“It’s grueling. I don’t want it to be like that, but it’s grueling. Sometimes I work until five in the morning. I can’t do that anymore because I’m too old and I don’t have the physical stamina to be up that late at night anymore.”

– Richard Patterson

PORTRAIT OF THE ARTIST. BY RACHEL L. BERGMAN

Richard Patterson has lived and worked in London and New York, finally settling down in Dallas with his wife of 10 years, writer and art critic Christina Rees. If you’ve seen his work, you probably assumed that he has a fascination with or at least an interest in American culture and americana. But that wouldn’t be entirely accurate. He has little interest in americana and even less in the preconception that Dallas is somehow kitsch. His mind, he tells us, is in Europe.

While visiting New York, the artist sat down with Imagista to look back on his career to date and its evolution against the backdrop of the post-punk era in London. While editor-in-chief Michael Williams entertained Christina in the living room, improvising boiled eggs with pesto and capers, Patterson and I munched on welcome helpings of gluten-free marshmallows in 8-year-old Max Williams’ bedroom, where the atmosphere lightened such daunting tasks as tackling misconceptions about Patterson’s work and defining authentic existence.

Rachel Bergman: What do you call yourself? A painter? An artist? 

Richard Patterson: A painter. When I left art school I had a few years when I wasn’t making art. When I started again, in the early ‘90s, it felt like everything in painting had been done, everything had been blown wide open. I felt like I had to make certain decisions to shut things down a bit. When you make a painting, you’re starting from scratch in a weird way. So my first decision was I’m a painter. I’m just going to make paintings. I’m not going to do other things. And actually, weirdly, I found myself doing other things that seemed initially more interesting to me, like collages and funny assemblages and things that I was just putting together because that often seemed to come about when I was tidying up the studio.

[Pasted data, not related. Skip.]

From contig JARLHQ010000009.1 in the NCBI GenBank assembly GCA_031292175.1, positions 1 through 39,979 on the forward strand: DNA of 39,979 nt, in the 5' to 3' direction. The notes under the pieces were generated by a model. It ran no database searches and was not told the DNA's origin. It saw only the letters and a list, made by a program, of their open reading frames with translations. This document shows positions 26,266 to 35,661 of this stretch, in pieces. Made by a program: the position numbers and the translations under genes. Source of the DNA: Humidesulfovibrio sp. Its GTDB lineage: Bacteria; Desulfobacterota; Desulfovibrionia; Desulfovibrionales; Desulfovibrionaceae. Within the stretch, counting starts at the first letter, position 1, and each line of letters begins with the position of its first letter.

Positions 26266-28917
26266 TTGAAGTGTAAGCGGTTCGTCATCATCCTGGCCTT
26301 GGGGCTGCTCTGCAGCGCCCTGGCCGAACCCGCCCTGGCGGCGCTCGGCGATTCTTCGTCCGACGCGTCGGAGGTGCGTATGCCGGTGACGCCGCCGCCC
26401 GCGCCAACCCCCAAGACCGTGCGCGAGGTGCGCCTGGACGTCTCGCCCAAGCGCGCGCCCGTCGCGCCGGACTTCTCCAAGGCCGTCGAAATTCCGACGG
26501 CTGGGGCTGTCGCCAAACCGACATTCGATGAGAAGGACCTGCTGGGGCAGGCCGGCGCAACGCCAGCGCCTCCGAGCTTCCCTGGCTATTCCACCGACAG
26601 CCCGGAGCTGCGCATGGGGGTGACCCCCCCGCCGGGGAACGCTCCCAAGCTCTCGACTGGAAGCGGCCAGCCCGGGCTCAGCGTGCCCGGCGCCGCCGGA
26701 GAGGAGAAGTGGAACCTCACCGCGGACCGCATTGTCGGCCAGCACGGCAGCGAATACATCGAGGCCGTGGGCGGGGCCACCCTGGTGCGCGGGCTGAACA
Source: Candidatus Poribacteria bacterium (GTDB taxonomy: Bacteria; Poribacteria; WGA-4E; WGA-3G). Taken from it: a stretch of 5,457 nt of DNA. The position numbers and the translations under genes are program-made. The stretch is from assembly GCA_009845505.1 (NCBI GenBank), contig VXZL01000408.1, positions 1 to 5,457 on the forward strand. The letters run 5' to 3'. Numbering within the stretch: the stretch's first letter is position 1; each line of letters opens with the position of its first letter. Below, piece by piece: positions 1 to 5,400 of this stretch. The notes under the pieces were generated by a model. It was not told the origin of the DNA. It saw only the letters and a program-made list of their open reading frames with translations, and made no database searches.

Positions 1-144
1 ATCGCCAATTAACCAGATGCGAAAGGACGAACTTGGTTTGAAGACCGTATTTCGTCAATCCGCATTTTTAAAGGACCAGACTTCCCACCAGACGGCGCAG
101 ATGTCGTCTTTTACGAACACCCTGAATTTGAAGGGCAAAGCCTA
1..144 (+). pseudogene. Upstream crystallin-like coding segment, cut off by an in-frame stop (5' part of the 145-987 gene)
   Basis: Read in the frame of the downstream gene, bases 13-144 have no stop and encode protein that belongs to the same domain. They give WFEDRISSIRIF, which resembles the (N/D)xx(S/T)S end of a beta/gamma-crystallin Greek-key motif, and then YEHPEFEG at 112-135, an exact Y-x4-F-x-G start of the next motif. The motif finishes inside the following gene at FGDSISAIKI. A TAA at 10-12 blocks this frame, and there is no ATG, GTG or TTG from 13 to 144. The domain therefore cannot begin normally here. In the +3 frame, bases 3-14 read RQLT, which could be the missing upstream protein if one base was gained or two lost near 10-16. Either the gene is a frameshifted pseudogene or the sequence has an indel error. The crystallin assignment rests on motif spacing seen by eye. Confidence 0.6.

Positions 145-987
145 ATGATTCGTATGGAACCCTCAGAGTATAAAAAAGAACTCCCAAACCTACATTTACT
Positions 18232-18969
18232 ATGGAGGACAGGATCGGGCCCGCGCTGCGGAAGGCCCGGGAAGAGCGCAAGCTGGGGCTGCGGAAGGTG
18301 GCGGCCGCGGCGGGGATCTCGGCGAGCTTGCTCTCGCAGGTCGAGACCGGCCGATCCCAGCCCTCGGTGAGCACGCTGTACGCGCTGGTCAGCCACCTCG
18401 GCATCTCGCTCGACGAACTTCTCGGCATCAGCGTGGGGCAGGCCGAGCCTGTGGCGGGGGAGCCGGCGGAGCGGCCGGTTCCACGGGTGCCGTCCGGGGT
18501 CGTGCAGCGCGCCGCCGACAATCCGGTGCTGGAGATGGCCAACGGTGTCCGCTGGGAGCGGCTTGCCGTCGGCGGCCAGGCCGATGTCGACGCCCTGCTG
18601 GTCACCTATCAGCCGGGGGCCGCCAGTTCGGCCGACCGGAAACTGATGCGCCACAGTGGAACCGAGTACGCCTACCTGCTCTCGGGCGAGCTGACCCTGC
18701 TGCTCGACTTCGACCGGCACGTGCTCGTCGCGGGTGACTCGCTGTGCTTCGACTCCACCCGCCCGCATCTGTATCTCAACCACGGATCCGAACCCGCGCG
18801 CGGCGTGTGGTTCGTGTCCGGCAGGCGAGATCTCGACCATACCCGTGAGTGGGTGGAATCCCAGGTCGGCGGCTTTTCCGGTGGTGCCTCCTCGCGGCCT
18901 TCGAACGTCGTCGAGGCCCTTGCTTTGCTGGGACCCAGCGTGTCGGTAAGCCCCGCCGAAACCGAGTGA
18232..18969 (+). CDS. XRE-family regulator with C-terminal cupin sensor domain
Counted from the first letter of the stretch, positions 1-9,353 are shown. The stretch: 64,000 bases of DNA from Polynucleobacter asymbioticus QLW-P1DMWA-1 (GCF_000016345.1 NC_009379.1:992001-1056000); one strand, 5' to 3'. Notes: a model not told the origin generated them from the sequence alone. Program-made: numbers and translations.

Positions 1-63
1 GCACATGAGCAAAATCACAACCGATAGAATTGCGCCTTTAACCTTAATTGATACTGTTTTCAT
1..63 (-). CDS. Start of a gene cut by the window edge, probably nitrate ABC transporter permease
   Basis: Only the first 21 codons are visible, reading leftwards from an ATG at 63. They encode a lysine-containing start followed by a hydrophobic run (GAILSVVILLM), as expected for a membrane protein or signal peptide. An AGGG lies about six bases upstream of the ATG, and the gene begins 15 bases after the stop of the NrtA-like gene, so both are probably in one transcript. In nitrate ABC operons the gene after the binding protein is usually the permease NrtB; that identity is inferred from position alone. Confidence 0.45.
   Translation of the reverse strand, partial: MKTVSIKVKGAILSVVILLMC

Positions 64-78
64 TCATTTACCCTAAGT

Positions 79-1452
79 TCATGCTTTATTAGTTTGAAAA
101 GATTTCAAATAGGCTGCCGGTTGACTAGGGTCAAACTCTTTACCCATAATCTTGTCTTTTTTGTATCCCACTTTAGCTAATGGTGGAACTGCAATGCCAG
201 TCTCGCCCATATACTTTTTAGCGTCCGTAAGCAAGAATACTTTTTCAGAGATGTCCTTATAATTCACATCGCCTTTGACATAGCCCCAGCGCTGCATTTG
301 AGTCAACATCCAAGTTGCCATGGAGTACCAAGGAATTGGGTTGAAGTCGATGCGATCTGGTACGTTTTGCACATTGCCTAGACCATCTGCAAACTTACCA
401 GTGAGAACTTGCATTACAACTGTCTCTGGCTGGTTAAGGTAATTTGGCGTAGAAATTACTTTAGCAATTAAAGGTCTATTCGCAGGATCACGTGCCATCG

I read that you spent a year collaging and getting your inspiration together. 

I knew I was going to paint but it just seemed like the obvious thing to do was to just draw first. It seems so obvious and yet a lot of people actually don’t do that. Really it’s the drawing process that links most closely to the thinking process. But you don’t want to overthink things. You always want to be trying not to have ideas, as much as possible.

When was this? 

After art school. When I left school I was just learning to be in the world. The world felt like such an overwhelming kind of thing. The scene back then in London hadn’t quite exploded the way that it had a few years later, and I had a couple of friends at school that were very successful almost immediately. That was very atypical. Everyone was going to a lot of openings and stuff. The London gallery scene was much, much, much smaller than it is now and there weren’t that many places you could just turn up as an ex-art student and not feel out of place. There were mostly wealthy, suited collector types, you know. So I just decided I was going to say that I wasn’t an artist. If I wasn’t actually doing it then I’m not going to say I am. Every other person I met seemed to be saying “I’m an artist” but were they actually doing anything? I just wasn’t capable of living in the world as an artist yet. There’s an idea that you go through puberty and then are meant to be an adult at the age of 18, and can get a driver’s license and drink at a pub. So you feel like you’re meant to be kind of rocking at the age of 22. And you’re still worrying about whether you’re getting zits, you know, and your sex life, and whether or not you actually can and how you’re going to make money and live in the city, you know. As you get older, most people you talk to say they didn’t really start to feel grown up until they were 30-something. For me, being 23, I felt like an adolescent. It was only when I was 27 or 28 that I felt like I was beginning to get myself together.